Objective: Tissue fibrosis in systemic sclerosis (SSc) is attributed to excessive deposition of extracellular matrix components produced by fibroblasts in skin lesions. Angiotensin II (Ang II), a vasoconstrictive peptide, is reported to have profibrotic activity as a result of induction of the extracellular matrix. The aim of the present study was to examine the expression of Ang II and its type 1 (AT(1)) and type 2 (AT(2)) receptors in affected skin and dermal fibroblasts from patients with SSc and to study the role of Ang II in collagen production by SSc dermal fibroblasts.
Methods: Levels of Ang II in sera from SSc patients and normal subjects were measured by a solid-phase immobilized-epitope immunoassay. Expression of angiotensinogen (Angt) in the skin was evaluated by immunohistochemistry. Expression of Angt, AT(1), and AT(2) in cultured dermal fibroblasts was analyzed by reverse transcription-polymerase chain reaction and immunohistochemistry. Levels of type I procollagen produced by cultured dermal fibroblasts were measured by enzyme-linked immunosorbent assay.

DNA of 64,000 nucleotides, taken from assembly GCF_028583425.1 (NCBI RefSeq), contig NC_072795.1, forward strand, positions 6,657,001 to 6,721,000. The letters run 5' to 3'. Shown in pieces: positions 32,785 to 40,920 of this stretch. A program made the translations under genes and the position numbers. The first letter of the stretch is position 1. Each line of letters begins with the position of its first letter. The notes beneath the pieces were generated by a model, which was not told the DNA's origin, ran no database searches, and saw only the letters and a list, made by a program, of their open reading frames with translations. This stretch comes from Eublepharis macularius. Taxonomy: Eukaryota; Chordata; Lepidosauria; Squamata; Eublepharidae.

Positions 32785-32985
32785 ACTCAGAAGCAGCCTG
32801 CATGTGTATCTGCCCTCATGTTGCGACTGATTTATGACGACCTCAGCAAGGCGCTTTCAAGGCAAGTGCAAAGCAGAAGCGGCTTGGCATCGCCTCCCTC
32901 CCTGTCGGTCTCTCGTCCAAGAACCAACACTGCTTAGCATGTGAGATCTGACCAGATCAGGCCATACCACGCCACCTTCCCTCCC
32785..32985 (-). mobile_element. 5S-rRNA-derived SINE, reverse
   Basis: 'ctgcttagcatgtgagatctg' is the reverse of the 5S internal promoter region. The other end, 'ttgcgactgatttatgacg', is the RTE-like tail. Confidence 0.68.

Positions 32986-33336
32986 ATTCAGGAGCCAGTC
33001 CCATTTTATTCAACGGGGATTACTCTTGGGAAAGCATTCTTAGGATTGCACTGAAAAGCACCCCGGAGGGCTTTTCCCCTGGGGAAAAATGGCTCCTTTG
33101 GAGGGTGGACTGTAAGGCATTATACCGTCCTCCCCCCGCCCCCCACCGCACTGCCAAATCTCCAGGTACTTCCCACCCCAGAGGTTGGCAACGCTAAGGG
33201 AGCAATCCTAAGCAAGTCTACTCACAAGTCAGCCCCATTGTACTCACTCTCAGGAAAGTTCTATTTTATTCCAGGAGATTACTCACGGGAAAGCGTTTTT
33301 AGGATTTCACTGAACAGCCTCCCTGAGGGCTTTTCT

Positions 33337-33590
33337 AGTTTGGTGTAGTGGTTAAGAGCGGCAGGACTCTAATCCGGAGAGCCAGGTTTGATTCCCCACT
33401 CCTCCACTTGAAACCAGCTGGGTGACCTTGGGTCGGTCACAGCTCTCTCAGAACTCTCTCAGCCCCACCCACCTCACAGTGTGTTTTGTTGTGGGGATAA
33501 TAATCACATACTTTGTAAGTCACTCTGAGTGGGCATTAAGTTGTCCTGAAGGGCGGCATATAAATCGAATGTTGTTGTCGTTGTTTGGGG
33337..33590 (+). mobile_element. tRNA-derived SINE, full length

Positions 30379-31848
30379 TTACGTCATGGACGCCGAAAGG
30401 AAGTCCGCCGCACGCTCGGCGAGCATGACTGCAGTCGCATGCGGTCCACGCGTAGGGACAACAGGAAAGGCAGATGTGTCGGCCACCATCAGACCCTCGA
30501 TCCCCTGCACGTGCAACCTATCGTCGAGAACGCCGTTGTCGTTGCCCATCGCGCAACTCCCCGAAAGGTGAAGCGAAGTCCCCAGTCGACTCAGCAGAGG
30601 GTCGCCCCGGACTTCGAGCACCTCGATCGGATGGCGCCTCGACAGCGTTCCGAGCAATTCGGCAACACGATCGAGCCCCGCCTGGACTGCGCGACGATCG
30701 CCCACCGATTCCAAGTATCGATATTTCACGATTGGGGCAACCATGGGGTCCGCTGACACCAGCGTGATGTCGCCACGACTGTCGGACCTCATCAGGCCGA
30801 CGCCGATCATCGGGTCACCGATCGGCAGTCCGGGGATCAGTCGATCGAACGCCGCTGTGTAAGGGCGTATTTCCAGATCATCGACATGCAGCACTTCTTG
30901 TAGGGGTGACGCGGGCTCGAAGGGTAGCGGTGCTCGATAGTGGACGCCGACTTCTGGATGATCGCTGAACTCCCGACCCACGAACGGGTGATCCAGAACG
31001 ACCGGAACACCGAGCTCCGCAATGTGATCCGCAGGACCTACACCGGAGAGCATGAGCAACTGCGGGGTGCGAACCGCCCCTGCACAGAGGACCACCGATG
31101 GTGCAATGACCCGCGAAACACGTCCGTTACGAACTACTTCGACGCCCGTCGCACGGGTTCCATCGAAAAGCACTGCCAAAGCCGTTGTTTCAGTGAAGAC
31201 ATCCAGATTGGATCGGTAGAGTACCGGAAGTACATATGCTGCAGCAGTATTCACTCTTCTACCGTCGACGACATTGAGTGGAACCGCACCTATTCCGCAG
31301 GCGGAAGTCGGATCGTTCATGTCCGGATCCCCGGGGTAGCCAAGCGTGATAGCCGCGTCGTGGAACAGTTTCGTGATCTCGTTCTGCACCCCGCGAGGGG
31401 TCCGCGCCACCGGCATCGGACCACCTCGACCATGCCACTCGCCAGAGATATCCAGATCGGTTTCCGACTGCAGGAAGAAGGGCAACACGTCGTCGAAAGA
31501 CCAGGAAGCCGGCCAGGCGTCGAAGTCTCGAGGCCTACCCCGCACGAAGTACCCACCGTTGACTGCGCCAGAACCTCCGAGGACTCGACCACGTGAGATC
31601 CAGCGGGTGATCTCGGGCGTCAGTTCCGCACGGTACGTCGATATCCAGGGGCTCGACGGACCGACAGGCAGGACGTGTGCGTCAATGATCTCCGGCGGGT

Results: Serum Ang II levels in patients with diffuse cutaneous SSc were significantly higher than those in patients with limited cutaneous SSc and in healthy donors. Immunohistochemical and immunoblotting analyses showed that Angt was present in skin from SSc patients, but not in normal skin. Angt messenger RNA (mRNA) was expressed in fibroblasts from patients with diffuse cutaneous SSc who had high levels of serum Ang II, but not in normal fibroblasts. AT(1) mRNA expression was found in both SSc and normal fibroblasts, whereas AT(2) mRNA was found only in SSc fibroblasts. Exogenous Ang II augmented the production of type I procollagen and transforming growth factor beta1 by cultured fibroblasts via activation of AT(1).
Conclusion: Aberrant Ang II production may be involved in tissue fibrosis through excessive production of the extracellular matrix components in SSc dermal fibroblasts. This suggests that the use of AT(1) receptor antagonists may be a novel strategy for the treatment of tissue fibrosis in SSc patients.